The new results provide vital information for the next generation of high-field superconducting magnets. It's part of an ongoing effort to build a 32-tesla all-superconducting research magnet that could both reduce the cost of scientific experiments and make high-field research accessible to more scientific users. The 35.4 tesla field was achieved by "nesting" the YBCO coil inside a 31-tesla resistive magnet, with the "insert" YBCO coil supplying the additional 4.4 tesla.
Dr. Ulf Peter Trociewitz and Matthieu Dalban-Canassy examine the YBCO insert magnet
Promising though they are, high-field superconducting materials such as YBCO are also frustratingly complex. They are brittle, still fairly expensive and in certain ways mysterious. YBCO is a member of the REBCO or rare-earth-barium-copper-oxide family of superconductors, brittle ceramics that represent a departure from the ductile alloy-type superconductors commonly used for magnetic fields up to 11 tesla (and for familiar applications such as MRIs).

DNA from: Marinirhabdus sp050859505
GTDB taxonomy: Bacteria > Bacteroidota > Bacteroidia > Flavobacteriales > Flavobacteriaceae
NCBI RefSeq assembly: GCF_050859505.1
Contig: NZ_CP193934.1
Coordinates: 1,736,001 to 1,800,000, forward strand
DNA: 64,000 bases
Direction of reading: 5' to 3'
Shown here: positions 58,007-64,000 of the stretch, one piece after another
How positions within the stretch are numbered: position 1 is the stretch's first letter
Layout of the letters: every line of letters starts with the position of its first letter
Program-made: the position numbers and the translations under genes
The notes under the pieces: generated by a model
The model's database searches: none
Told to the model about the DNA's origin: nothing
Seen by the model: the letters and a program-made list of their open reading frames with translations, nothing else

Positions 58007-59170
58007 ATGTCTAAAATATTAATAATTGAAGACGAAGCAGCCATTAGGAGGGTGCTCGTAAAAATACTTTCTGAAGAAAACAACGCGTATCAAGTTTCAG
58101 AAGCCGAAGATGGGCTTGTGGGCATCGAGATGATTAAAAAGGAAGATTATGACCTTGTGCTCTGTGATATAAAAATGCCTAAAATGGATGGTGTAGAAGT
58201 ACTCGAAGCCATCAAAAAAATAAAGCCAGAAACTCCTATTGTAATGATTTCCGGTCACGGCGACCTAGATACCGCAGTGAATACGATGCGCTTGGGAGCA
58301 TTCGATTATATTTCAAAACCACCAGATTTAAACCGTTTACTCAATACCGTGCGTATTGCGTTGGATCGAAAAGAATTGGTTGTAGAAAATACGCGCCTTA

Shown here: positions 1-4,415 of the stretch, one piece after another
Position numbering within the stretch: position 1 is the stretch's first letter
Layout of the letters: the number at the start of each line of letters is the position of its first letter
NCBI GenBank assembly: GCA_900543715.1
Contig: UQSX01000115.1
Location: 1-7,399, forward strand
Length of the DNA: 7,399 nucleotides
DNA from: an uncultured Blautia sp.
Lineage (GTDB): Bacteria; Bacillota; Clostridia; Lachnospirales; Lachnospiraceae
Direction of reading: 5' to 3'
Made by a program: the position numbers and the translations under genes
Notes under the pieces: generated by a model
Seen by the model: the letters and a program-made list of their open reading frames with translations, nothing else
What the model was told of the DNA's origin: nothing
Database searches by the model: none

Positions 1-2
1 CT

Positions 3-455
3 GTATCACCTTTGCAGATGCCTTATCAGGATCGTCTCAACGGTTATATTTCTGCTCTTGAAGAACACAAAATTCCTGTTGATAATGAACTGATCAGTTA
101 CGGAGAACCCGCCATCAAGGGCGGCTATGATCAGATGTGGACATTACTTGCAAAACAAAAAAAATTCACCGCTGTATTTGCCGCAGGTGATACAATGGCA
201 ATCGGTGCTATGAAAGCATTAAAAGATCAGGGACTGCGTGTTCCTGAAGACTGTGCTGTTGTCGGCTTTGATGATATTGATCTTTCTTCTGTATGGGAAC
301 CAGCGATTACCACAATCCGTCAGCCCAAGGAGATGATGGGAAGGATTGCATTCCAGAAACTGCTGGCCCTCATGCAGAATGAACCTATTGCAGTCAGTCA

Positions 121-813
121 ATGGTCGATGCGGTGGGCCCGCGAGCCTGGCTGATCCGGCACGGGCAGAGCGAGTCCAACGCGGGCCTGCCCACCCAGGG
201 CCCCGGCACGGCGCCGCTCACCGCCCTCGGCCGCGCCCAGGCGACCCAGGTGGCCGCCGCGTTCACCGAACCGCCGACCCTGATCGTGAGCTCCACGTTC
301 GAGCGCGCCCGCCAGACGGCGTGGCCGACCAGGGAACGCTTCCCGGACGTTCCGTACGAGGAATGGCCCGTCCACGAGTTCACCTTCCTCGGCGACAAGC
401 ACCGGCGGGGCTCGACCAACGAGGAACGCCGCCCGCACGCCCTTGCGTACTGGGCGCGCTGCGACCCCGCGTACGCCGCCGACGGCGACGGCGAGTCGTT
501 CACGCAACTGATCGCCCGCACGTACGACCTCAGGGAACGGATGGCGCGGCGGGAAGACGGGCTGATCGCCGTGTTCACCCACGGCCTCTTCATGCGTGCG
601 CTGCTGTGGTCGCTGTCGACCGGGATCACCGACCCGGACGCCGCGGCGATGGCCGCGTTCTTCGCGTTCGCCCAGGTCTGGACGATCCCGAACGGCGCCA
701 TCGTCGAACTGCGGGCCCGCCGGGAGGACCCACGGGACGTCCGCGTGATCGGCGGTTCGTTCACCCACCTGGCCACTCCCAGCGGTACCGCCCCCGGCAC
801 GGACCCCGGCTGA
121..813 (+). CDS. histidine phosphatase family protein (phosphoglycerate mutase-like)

The new high-field record was publicly announced on September 12 at the 22nd International Conference on Magnet Technology in Marseille, France. Conducted over the past year, this work represents "an important step on the way to generating the highest possible fields at low operating costs using superconducting technology," says team leader Dr. Ulf Peter Trociewitz, staff scientist at the Magnet Lab.
The tape was manufactured by New-York-based SuperPower, Inc., a world leader in developing commercially feasible high-temperature superconductors and related devices designed to enhance the capacity, reliability and quality of electric power transmission and distribution.
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